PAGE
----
Principals have been at the forefront of rallying students, staff members and their wider school communities throughout the upheavals of the COVID pandemic.
Over the last two turbulent and uncertain years, they’ve found new ways to engage parents in education, turn around underperforming schools, engage students in conversation about bias and racism, and maintain contact with their communities during the most difficult phases of the pandemic.
District Administration recently caught up with four principals who are setting new standards for building leadership.
More learning at home
Edgardo Castro, Lincoln Elementary School
Gallup-McKinley County Schools, New Mexico
Edgardo Castro created parent-teacher academic teams about three years ago. His goals were to boost engagement among the residents of his rural, multilingual community and increase the amount of learning taking place at home. The teams, which meet multiple times during the school year, use test data to identify the skills students are struggling with most—such as fluency in the younger grades. Parents, many of whom are low-income, learn reading and math games they can play with their children to better develop those skills.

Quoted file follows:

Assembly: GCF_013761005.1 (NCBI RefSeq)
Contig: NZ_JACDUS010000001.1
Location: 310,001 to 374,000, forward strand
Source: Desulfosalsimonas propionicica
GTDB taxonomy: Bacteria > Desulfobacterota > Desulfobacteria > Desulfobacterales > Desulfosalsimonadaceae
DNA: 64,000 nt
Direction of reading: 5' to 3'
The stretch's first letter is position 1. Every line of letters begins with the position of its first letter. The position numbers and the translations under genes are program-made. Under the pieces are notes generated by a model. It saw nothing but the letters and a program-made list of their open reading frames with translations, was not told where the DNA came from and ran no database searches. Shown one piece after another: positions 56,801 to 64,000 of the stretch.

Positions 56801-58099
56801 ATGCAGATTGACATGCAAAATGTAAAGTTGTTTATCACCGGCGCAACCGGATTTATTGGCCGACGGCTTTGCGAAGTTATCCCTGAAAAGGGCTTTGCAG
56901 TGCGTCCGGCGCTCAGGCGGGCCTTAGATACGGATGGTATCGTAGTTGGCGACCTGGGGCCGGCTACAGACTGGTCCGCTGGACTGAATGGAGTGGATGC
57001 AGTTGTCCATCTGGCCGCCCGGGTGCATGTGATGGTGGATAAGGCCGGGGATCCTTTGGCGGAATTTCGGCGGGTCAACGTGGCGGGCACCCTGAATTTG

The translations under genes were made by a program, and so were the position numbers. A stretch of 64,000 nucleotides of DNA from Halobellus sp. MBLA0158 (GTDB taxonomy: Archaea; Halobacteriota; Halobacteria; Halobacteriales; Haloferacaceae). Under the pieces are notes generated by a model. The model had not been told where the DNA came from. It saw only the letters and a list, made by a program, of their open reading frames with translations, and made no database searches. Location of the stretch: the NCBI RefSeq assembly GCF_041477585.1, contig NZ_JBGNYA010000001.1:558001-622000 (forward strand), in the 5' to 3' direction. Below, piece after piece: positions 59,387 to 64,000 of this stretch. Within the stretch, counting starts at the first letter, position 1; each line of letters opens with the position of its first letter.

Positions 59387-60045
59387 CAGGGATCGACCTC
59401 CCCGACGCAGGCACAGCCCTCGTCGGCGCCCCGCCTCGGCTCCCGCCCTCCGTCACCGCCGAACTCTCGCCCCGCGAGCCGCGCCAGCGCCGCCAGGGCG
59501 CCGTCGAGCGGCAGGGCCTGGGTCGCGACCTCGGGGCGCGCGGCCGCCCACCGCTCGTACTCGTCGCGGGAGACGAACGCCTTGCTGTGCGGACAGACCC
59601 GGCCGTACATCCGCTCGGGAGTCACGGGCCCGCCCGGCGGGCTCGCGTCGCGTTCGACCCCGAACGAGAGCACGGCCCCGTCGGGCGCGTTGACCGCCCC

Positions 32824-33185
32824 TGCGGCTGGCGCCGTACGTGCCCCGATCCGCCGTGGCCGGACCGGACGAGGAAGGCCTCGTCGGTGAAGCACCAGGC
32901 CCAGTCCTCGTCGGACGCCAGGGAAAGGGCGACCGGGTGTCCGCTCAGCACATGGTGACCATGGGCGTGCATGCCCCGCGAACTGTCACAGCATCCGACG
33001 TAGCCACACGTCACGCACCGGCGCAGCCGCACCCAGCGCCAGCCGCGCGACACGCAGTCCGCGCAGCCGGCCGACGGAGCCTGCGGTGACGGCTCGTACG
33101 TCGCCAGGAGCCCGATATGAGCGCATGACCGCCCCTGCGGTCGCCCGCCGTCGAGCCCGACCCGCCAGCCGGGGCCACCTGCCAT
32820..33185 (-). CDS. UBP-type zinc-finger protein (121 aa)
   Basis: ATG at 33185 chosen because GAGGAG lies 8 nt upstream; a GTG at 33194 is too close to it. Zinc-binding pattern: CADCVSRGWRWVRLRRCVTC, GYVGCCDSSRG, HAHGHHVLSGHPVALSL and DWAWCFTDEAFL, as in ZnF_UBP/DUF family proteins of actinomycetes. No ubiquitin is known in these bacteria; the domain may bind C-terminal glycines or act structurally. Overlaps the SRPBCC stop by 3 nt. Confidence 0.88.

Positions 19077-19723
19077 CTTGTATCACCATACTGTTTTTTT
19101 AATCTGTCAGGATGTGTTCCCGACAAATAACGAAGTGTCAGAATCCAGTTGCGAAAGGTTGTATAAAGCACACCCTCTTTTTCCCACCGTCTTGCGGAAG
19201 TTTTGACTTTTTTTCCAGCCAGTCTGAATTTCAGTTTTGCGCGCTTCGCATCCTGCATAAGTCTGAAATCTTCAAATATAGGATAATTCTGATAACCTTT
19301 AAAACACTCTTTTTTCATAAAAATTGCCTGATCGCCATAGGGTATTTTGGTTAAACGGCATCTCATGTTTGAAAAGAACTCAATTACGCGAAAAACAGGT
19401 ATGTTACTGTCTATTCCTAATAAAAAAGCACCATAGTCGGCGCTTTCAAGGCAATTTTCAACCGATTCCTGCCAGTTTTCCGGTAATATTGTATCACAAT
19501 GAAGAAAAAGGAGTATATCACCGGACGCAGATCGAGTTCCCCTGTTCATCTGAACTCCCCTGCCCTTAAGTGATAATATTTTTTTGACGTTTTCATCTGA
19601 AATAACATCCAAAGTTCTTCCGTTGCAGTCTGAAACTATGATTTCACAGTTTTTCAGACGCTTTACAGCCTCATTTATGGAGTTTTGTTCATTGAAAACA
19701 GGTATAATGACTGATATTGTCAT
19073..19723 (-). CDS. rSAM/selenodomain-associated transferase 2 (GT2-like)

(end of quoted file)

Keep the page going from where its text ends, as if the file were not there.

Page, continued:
Castro is now using prizes and other incentives to reach his goal of having 70% to 80% of parents participate. “It has been very ideal for providing support at home for every family and every student,” says Castro, who was named the 2021 New Mexico principal of the year by the National Association of Elementary School Principals.
The teams have also been instrumental in embedding a social-emotional learning program across the school, which serves universal free and reduced lunch and is 50% Native American. The SEL curriculum prioritizes healthy interpersonal relationships, teamwork and collaboration. The effort has improved attendance and decreased behavioral problems and is now helping educators identify and address the mental health issues the pandemic has inflicted on students. “We were able to do deep dives into what students really need emotionally right now,” Castro says. “That is just crucial as we move into a post-pandemic school year.”
Another priority is having students make steady progress in the four language domains—speaking, listening, reading, and writing—and encouraging teachers to find innovative ways to instill these skills. Part of that mission is a new commitment to data-driven instruction and involving the community in the decision-making progress around the school’s multi-tiered systems of support, behavioral interventions, and whole child philosophy.
Looking ahead to what Castro hopes will truly be a post-pandemic school year in 2022-23, one of his biggest goals is to build on the most positive behaviors students and staff have shown over the last two years. “Kids really have that resilience in them, and that’s one of the skills they can carry with them when they move on from Lincoln,” Castro says. “I believe we have the growth mindset to go with our values of respect, responsibility, and resourcefulness.”
Letting teachers lead
Bertine Bahige, Rawhide Elementary School
Campbell County School District, Wyoming